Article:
The nature of the epistles is that they are occasional, they deal with specific situations and because they are God’s word they speak to us through all time. I haven’t tried to tie this scripture into any specific behavior in the Church.  We’ve seen the recent and on-going struggle the churches have had with pedophilia, child and sexual abuse, (it's not just a catholic issue) we need to be strong in dealing with these. There is our continuing wrestling with how as a church are we to understand homosexuality, it’s an area we are going to have to pray and be broken over for a some time to come, I think it will be something that we find ourselves having to resist falling off either steep drop off and cliff, either anything goes or legalistic rejection. And at the moment there is a whole lot of wind pushing in one direction that is hard to withstand.   I am aware that as the church in the west we may have a blind spot in what Paul is saying in the area of greed, we do tend to reflect the values of our society in terms of buildings and wealth and standards of living. It challenges us in how we speak towards the society round us, how do we speak prophetically without demanding adherence to a Christian understanding of morality or being seen as judgmental.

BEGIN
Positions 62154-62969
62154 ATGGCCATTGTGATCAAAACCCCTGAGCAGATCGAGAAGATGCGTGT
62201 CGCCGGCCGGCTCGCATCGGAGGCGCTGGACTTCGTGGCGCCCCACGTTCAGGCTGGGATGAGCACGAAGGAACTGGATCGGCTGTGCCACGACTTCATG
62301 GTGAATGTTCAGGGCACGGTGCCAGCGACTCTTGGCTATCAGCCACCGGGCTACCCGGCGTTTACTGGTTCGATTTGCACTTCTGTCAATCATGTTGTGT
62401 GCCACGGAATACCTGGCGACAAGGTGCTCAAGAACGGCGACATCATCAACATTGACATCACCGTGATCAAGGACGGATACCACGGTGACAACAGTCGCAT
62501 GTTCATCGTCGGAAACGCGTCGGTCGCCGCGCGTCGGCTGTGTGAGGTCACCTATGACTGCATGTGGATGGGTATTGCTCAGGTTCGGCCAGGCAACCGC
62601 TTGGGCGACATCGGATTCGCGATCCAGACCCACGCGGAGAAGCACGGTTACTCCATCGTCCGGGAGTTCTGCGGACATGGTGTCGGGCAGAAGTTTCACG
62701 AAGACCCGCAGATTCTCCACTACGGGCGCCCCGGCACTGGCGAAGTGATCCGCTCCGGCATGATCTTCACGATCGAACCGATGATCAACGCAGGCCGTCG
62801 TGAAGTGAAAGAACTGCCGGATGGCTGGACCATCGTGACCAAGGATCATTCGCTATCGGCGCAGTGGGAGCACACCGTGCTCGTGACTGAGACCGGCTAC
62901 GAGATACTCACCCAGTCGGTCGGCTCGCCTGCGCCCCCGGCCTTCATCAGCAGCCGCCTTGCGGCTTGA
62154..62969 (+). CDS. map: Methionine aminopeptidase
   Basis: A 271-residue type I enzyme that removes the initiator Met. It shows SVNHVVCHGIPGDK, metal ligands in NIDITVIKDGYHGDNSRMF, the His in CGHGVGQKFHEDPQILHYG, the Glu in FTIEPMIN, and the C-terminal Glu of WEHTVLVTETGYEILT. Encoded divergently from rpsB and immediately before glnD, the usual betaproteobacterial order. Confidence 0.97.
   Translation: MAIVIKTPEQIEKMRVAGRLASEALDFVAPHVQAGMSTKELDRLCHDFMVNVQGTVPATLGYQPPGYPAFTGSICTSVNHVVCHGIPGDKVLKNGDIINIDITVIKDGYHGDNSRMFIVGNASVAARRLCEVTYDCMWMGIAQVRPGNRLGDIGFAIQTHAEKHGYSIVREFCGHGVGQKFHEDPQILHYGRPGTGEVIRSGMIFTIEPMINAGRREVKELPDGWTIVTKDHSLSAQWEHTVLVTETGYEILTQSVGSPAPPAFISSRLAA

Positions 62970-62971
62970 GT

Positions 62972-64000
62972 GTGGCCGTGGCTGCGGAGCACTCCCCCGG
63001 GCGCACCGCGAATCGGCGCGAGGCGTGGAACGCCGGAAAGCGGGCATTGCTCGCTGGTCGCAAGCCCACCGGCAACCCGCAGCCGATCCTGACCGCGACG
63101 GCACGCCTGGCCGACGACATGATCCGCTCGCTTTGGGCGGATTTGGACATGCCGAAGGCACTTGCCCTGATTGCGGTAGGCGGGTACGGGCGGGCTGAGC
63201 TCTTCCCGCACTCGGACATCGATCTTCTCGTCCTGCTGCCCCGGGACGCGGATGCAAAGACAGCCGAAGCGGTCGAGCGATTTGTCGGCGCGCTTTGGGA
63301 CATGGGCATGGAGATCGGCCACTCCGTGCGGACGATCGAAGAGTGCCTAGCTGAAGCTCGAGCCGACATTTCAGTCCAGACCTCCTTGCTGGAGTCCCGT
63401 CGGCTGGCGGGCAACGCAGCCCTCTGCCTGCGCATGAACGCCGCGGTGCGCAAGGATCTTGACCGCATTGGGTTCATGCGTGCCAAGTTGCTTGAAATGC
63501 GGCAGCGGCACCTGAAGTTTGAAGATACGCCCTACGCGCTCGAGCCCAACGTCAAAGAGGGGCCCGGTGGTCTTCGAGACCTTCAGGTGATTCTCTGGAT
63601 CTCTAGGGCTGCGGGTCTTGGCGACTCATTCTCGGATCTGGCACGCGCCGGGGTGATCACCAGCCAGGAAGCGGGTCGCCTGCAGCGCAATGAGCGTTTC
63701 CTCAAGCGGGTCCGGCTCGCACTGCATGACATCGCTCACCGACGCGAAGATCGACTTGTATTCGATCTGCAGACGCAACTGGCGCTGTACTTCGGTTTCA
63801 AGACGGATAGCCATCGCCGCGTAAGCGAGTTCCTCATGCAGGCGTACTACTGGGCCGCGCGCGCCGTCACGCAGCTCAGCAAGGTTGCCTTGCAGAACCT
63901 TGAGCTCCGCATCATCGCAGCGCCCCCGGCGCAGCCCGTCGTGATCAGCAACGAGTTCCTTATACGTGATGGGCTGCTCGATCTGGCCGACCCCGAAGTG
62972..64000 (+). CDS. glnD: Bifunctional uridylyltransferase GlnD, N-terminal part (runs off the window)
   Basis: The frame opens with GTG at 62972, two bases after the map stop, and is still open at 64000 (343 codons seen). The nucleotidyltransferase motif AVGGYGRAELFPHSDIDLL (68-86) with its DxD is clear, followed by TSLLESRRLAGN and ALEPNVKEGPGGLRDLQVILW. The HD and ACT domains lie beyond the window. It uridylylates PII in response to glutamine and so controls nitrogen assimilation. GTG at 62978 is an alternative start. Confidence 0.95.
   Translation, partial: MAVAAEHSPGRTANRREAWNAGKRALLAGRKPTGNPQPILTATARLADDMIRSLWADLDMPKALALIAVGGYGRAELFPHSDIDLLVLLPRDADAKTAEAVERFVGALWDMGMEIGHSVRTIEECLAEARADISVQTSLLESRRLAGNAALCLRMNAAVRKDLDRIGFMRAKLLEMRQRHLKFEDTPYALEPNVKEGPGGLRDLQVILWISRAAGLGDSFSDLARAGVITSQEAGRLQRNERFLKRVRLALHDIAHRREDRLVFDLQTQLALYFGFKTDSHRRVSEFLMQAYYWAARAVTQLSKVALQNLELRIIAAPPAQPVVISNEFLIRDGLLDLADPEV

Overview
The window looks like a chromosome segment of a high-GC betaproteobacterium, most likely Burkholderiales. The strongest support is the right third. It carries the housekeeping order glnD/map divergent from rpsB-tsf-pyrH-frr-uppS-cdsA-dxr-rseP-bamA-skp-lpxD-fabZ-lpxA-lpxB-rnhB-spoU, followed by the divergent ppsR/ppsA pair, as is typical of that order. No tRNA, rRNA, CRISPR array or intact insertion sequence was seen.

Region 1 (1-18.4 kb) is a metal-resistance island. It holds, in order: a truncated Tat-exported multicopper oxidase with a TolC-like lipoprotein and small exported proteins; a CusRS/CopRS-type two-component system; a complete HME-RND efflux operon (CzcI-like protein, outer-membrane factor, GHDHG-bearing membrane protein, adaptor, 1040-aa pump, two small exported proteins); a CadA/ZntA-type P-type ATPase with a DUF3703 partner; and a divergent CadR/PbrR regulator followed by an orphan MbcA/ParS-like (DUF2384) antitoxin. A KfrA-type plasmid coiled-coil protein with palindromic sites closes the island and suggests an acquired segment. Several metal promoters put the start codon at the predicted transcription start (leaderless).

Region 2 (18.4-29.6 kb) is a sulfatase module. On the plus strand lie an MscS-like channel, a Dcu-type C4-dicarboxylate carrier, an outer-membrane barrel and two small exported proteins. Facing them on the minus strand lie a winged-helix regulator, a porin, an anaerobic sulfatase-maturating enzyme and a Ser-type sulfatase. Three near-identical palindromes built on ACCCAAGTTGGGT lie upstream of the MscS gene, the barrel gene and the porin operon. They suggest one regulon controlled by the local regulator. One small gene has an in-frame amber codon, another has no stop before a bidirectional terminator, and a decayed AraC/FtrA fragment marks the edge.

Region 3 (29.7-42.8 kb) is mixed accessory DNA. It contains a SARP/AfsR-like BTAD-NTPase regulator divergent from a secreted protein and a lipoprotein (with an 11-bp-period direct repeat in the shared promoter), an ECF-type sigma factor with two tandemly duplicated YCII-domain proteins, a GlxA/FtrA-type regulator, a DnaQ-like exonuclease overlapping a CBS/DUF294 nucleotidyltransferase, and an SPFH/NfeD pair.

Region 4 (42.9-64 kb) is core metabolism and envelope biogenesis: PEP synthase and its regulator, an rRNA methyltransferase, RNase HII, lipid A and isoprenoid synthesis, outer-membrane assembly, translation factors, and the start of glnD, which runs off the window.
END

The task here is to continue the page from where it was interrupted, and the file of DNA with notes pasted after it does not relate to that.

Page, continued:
The encouragement and hope I see is that as we walk this dangerous and difficult path of grace together is that just like the Corinthians we have Paul with us by his words. But more importantly we have the Spirit and the presence of Christ with us as well, as together we wrestle with what it means to be the new people of God.